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Respecting Donors to Biobank Research Current consent practices treat donors like children.
The research importance of biobanked biological materials and their derived data is growing, especially as these are increasingly linked with individual and population-level medical and health information. The number, diversity, and size of biobanks are growing in tandem. So, too, is the number of individuals whose donations are being used in biobank-supported research, with or without their knowledge. Pretty soon, we all will be “participants” in a variety of research projects we know nothing about. Until recently, our leftover tissue or deidentified medical information could be used for research without our consent or even our knowledge. Even if we’ve been asked—as the current regulations require when research uses are anticipated—we were most likely asked to give a blanket consent to any future use, with no prospect of learning about or controlling how our material is later used. This is an ethically problematic state of affairs, but there are options for improving it.
The research importance of biobanked biological materials and their derived data is growing, especially as these are increasingly linked with individual and population-level medical and health information. The number, diversity, and size of biobanks are growing in tandem. So, too, is the number of individuals whose donations are being used in biobank-supported research, with or without their knowledge. Pretty soon, we all will be “participants” in a variety of research projects we know nothing about. Until recently, our leftover tissue or deidentified medical information could be used for research without our consent or even our knowledge. Even if we’ve been asked—as the current regulations require when research uses are anticipated—we were most likely asked to give a blanket consent to any future use, with no prospect of learning about or controlling how our material is later used. This is an ethically problematic state of affairs, but there are options for improving it.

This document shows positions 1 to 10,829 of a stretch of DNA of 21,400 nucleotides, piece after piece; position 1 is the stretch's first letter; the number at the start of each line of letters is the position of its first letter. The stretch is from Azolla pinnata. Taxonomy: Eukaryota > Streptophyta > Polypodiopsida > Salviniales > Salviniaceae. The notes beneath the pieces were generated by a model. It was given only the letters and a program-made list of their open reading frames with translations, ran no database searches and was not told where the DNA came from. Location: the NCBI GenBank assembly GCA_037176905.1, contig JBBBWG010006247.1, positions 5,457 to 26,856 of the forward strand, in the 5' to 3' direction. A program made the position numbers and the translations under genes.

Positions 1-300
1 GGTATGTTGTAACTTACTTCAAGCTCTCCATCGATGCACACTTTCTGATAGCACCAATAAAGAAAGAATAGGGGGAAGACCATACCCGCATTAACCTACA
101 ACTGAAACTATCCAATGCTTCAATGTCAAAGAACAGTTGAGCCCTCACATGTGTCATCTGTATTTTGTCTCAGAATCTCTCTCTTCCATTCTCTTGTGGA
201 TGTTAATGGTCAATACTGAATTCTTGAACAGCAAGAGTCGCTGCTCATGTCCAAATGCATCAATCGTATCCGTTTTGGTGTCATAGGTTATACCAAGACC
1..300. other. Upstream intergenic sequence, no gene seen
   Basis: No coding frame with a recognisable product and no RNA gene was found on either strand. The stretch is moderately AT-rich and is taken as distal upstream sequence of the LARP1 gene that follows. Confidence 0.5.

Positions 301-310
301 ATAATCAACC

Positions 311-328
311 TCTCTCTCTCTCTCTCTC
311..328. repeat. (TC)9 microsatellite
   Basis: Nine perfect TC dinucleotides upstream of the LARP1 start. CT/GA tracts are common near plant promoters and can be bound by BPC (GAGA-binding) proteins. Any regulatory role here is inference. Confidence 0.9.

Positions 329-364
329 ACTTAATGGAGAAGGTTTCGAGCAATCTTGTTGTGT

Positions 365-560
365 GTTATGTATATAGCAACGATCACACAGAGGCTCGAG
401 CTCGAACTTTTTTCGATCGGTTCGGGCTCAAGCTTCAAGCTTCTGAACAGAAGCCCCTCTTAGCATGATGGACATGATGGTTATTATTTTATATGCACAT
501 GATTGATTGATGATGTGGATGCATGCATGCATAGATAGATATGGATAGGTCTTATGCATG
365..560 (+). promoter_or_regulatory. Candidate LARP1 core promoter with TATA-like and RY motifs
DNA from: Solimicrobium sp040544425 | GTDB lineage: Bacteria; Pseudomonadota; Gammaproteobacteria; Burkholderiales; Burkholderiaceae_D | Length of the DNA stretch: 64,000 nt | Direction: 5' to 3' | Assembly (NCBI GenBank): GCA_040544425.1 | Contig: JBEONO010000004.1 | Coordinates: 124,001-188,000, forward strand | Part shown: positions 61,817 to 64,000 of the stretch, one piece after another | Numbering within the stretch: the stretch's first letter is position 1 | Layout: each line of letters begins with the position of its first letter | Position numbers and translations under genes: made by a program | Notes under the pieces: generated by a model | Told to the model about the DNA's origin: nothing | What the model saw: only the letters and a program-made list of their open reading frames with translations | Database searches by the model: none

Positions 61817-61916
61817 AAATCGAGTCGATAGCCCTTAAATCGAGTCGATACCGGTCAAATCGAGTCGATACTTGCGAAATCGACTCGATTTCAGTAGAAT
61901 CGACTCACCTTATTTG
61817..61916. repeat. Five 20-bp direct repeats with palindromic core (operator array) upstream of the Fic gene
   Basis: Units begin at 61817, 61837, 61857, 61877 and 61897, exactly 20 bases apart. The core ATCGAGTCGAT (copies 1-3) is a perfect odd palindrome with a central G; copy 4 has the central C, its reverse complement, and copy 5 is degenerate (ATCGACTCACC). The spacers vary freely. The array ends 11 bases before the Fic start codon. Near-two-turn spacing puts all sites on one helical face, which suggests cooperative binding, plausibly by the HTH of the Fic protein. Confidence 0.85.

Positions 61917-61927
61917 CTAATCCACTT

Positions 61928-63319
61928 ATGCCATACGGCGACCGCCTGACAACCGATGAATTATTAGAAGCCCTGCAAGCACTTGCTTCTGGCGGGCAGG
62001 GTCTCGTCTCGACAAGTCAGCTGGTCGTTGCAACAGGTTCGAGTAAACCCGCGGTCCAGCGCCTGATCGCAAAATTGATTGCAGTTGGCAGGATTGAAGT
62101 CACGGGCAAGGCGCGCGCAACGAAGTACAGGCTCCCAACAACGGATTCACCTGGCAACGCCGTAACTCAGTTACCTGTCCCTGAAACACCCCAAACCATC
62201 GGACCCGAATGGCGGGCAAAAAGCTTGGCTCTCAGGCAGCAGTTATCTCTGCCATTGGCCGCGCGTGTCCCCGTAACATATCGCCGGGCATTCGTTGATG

Tom Tomlinson, "Respecting Donors to Biobank Research," Hastings Center Report 43, no. 1 (2013): 41-47.